Tag Archives: meta

Sealing a Facebook App in amber

One of the more painful things that happens from time to time is the decommissioning of a digital product. And in a museum this, of course, means trying to ‘preserve’ it.

But how do you ‘preserve a Facebook App’ built for an exhibition?

Cooper-Hewitt’s record breaking Set In Style exhibition of 2011 included the creation of both an iOS App and a Facebook App. The Set In Style Facebook App allowed users to add jewellery from the exhibition to their Facebook photos and share them on their wall and the walls of their friends.

A couple of months ago Facebook changed their security settings for Apps (again) and we were faced with a decision – turn it off, or pay to have the code rewritten to support the security changes. With the exhibition ended we opted to close the App down, but before we did so we decided to make a quick video of it in operation with a ‘real Facebook account’ so that the ‘social side’ of the App could be captured in a way that still screen grabs would not.

Here’s the video.

Some questions still remain.

Where does the ‘record’ for this ‘object’ now live? What ‘metadata’ needs to be associated with the ‘record’? What happens to the source code? Should it be released? If it was released, is the App so heavily reliant upon the infrastructure and sociality of Facebook itself that it would be useless?

(Our newest member of the Lab’s ‘Armory of Nerds’, Aaron Cope, has been thinking about these very same issues in regard to ‘preserving Flickr’ with his project Parallel-Flickr)

We’re interested in these sorts of questions at a meta-institutional level too, as, being ‘the National Design Museum’ we are inevitably going to have to be collecting ‘objects’ that face similar issues soon enough. Indeed, should a design museum be ‘collecting’ the designs of Facebook itself over the years? And how?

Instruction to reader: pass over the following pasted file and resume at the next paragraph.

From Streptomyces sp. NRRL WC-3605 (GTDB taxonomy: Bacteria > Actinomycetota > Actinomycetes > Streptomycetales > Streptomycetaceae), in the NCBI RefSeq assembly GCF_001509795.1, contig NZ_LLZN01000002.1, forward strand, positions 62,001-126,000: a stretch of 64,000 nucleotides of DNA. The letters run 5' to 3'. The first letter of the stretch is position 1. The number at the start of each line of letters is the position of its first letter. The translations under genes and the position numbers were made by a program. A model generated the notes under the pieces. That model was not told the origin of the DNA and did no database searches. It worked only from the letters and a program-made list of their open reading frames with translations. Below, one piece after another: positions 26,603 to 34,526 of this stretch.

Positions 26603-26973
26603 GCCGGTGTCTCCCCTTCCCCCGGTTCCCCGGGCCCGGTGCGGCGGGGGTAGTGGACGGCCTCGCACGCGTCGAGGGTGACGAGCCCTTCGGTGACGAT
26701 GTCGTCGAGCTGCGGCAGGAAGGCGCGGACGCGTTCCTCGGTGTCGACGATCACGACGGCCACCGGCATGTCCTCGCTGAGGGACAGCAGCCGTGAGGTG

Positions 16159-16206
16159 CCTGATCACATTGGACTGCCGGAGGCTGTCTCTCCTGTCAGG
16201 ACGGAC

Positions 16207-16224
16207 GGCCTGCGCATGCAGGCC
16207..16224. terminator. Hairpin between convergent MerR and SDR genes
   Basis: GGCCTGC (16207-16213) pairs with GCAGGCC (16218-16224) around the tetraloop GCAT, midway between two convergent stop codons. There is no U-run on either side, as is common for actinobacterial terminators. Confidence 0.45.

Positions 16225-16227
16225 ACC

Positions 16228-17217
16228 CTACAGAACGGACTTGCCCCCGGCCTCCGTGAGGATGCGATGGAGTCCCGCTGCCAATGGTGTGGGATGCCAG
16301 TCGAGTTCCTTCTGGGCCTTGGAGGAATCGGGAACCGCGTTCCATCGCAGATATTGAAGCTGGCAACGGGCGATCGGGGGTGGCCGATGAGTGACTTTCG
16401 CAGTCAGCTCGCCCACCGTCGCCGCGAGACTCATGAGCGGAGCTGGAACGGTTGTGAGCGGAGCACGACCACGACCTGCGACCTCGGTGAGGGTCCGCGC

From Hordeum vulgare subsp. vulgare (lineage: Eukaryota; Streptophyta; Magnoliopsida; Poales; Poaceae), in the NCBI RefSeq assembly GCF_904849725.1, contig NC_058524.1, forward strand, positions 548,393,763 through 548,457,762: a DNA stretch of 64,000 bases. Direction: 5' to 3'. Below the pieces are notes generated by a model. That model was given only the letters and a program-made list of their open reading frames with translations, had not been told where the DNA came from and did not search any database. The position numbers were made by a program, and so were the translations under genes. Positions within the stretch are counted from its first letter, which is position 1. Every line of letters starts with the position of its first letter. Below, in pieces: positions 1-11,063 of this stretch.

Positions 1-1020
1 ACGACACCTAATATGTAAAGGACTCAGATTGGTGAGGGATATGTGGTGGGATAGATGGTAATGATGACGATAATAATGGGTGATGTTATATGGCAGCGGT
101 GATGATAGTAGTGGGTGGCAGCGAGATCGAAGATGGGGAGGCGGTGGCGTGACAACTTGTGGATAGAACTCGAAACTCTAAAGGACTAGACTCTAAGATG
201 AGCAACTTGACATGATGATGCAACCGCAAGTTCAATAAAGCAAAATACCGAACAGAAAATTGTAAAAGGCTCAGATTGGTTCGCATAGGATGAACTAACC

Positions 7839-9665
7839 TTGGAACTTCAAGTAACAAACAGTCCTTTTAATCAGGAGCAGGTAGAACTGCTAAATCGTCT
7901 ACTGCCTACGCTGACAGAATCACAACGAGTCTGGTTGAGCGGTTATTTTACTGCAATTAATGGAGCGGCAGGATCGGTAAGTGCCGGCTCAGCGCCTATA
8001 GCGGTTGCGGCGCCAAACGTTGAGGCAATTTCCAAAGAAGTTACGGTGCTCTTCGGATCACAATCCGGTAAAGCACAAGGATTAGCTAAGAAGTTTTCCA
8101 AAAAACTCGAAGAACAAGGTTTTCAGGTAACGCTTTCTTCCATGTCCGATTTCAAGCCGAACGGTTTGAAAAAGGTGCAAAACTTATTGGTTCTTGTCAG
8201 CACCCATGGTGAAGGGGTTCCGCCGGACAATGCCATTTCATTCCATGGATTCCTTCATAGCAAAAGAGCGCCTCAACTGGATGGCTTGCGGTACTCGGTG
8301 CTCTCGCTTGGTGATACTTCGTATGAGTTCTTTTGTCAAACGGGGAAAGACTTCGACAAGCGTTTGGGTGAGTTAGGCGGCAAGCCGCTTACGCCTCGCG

People playing with collections #14: collection data on Many Eyes

Many Eyes Website

Many Eyes Website

I love seeing examples of uses of our collection metadata in the wild. bartdavis has uploaded our data to Many Eyes and created a few visualizations.

I found it interesting to see how many “matchsafes” we have in the collection, as you can easily see in the “color blindness test” inspired bubble chart! Here are a few screen grabs, but check them out for yourself at http://www-958.ibm.com.

Of interest to us, too, is that these visualisations are only possible because we released the collection data as a single dump. If we had, like many museums, only provided an API, this would not have been possible (or at least been much more difficult) to do.

Bubble chart of object types

Bubble chart of object types

Number of objects by century

Number of objects by century

Word cloud of object types

Word cloud of object types